Shoko Arai, 51, was voted out on Sunday in Kusatsu, which is famous for its natural hot springs and resorts. The dismissal request claimed Arai’s allegations had “degraded” the women of the Gunma prefecture town.
In total, 92% of votes lodged demanded her removal, according to Kusatsu officials.
The controversy began in November last year, when Arai published an e-book claiming she had been forced into a sexual relationship with the town’s mayor, Tadanobu Kuroiwa.
A motion to fire the mayor was voted down, and Arai was expelled from the assembly a month later. However, the expulsion was appealed, and ultimately reversed by the prefecture.
After she was reinstated, a group of 19 residents led by council chairman Takashi Kuroiwa sent a dismissal request to the council, prompting the residential referendum that unseated Arai last weekend.
The dismissal request also claimed that Arai’s statements to media about the assault allegations had hurt Kusatsu’s reputation. It pointed to several specific remarks Arai had made, including ones that town women were “treated as objects,” and that women often became mistresses to powerful male resort owners to gain privileges.
The request pointed out that the mayor had denied the allegations, and Arai’s salary as a council member was a “waste” of taxpayer money.
In an official response to the council, Arai said the mayor and other council members calling for her removal were the ones damaging the town’s dignity and reputation.
Her ousting on Sunday has pushed the resort town into the national spotlight. Since the weekend, the town hall has received dozens of calls criticizing Arai’s dismissal, mostly coming from outside the town, said Kusatsu official Kenji Hagiwara. Many callers called the decision unfair and sexist.
“This is an unprecedented situation,” Hagiwara told CNN. “We worry the image of this town is damaged.”
Sexism and power in Japan
Japan ranked 121 out of 153 countries in the World Economic Forum’s latest global gender gap index. There are far fewer working women than men in the country — and those who do work are often sidelined or blocked from senior management roles. At home, too, women take on the bulk of domestic work like childcare, cooking, and cleaning.
The gap widens further in politics. As of October this year, 46 of 465 lower house lawmakers in Japan were women. That’s fewer than 10%, compared to a 25% global average.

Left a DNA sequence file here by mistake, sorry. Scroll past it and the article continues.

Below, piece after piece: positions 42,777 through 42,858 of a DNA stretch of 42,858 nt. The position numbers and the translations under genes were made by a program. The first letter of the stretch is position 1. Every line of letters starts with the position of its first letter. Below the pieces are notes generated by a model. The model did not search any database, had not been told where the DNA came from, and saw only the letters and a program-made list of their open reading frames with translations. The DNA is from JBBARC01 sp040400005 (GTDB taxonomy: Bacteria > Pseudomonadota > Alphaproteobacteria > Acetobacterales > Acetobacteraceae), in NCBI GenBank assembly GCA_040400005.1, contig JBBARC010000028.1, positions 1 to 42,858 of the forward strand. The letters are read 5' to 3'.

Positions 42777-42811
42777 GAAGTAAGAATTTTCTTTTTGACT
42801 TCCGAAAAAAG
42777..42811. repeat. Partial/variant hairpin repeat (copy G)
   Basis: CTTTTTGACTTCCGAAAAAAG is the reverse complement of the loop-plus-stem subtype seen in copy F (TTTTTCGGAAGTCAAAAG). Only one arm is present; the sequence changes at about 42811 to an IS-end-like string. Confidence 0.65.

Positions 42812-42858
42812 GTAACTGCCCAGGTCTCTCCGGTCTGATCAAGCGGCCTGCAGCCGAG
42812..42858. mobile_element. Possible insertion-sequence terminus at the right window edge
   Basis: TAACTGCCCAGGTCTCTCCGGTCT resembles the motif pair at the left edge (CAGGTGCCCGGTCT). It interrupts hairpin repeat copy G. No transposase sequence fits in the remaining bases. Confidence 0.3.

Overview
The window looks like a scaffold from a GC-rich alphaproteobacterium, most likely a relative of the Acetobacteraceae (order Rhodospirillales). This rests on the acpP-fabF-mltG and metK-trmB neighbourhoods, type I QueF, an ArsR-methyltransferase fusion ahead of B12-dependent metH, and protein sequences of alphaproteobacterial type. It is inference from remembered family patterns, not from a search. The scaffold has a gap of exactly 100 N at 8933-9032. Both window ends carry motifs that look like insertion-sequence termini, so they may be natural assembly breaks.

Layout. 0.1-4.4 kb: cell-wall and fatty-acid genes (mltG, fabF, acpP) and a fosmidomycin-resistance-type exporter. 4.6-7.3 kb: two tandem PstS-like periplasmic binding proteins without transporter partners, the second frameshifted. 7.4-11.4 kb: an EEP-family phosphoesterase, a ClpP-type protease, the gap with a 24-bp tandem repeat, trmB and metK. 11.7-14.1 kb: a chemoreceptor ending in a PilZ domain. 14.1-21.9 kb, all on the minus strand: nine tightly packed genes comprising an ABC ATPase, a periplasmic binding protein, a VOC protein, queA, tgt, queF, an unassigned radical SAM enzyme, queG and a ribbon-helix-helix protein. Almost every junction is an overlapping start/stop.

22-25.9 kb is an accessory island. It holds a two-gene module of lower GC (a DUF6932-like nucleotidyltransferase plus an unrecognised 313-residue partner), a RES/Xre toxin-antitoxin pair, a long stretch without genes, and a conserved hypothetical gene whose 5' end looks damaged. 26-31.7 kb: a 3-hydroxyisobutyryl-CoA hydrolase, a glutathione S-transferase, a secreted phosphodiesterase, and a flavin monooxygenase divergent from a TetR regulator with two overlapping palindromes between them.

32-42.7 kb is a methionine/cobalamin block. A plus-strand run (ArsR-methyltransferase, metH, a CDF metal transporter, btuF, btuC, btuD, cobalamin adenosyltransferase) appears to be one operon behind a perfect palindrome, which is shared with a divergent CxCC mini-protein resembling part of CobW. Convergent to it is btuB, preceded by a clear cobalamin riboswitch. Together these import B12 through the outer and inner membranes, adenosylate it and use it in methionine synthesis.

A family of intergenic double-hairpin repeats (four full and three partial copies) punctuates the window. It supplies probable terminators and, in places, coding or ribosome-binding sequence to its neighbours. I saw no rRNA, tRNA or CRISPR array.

Former Prime Minister Shinzo Abe pledged in 2013 to close the gender employment gap, a policy dubbed “Womenomics.” The campaign has pushed a number of measures, like setting targets of at least one female executive per company and offering tax incentives to companies that encourage mothers to return to work.
But seven years on, the campaign has had limited success, with gender discrimination and inequality still rife. The #MeToo movement led to concrete progress in other countries and a shift in cultural conversation — but it was met with resistance in Japan.
In a case that gained international attention in 2017, freelance journalist Shiori Ito alleged a high-profile journalist had invited her to dinner two years prior, and then raped her.
The response was far from supportive — she received threats, backlash on social media, and even fled Japan, fearing for her and her family’s safety. Even authorities tried to discourage her from pursuing legal action, she said.
She won a civil case in December 2019, with the judge ordering her attacker to pay 3.3 million yen ($31,000), in damages. Ito had sought 11 million yen ($105,000) to compensate for her physical and emotional suffering.
The win was celebrated by her supporters as a step toward justice — but “a win doesn’t wipe away everything that happened,” she told reporters after the ruling. “I need to face my emotional scars from now. This is not the end.”
Correction: This story has been updated to reflect that Tadanobu Kuroiwa is the mayor of Kusatsu, and Takashi Kuroiwa is council chairman.
CNN’s Emiko Jozuka contributed to this report.
Source by rss.cnn.com